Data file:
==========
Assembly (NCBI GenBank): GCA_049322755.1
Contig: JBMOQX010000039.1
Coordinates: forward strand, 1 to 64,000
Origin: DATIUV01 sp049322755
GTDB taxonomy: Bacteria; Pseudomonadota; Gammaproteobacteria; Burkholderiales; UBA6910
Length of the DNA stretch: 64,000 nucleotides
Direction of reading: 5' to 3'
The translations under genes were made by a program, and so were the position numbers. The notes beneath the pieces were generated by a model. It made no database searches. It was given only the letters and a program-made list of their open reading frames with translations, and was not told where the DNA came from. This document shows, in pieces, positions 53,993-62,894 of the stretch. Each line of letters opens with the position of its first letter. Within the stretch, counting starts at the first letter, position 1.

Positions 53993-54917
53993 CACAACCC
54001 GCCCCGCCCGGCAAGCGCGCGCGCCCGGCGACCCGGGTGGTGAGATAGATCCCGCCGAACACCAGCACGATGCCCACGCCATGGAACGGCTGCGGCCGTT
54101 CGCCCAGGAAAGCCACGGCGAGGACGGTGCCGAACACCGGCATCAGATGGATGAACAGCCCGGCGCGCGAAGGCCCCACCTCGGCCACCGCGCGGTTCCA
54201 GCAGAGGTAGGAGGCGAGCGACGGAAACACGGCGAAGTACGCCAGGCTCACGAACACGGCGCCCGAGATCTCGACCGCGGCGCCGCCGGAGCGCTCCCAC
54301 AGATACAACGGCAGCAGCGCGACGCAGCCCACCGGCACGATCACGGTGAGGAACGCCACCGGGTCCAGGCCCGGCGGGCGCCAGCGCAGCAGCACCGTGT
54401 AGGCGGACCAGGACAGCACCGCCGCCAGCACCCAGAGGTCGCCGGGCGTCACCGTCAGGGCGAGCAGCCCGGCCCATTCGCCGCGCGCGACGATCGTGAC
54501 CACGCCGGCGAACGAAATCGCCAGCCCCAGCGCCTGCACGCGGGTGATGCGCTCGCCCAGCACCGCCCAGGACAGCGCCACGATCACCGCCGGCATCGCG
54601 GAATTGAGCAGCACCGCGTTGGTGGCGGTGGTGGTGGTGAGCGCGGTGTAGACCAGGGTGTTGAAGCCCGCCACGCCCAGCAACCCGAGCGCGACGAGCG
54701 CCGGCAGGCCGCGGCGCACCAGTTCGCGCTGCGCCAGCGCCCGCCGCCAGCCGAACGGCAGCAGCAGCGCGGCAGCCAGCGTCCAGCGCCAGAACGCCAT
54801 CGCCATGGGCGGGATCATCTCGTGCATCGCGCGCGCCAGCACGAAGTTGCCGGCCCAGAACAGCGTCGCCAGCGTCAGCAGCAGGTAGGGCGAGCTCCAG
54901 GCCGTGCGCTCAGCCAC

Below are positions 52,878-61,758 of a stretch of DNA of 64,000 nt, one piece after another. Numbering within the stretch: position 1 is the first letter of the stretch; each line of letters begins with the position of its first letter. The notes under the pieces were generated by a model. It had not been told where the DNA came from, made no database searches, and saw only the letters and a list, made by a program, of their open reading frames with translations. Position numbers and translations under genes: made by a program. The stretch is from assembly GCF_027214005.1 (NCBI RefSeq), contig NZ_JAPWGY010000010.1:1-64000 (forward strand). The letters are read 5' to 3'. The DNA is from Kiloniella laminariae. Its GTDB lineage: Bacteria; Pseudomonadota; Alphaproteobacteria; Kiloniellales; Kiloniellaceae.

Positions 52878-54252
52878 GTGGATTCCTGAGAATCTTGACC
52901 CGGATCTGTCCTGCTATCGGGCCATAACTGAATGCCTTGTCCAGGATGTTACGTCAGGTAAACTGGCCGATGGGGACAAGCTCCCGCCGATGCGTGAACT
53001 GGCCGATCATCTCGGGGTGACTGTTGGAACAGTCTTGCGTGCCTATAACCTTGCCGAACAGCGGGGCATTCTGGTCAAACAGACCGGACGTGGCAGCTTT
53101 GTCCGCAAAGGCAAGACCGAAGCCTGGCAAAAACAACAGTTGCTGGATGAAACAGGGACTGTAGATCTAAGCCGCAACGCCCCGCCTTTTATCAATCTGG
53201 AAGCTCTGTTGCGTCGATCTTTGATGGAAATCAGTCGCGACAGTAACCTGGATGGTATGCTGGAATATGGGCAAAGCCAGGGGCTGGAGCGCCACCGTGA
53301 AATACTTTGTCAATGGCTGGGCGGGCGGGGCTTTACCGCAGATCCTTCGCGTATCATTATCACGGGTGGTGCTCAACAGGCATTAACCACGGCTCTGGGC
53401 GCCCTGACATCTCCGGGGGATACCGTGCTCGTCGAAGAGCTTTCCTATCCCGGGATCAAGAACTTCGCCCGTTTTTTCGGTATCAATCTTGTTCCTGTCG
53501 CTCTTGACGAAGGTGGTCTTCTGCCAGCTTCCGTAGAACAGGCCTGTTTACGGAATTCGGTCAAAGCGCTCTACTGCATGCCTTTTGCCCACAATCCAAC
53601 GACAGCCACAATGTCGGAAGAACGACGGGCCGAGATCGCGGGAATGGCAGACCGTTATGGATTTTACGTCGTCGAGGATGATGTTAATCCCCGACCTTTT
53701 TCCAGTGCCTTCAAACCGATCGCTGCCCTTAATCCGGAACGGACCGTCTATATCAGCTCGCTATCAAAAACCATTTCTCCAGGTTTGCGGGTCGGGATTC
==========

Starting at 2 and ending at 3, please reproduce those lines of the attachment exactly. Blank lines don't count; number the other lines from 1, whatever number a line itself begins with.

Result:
Contig: JBMOQX010000039.1
Coordinates: forward strand, 1 to 64,000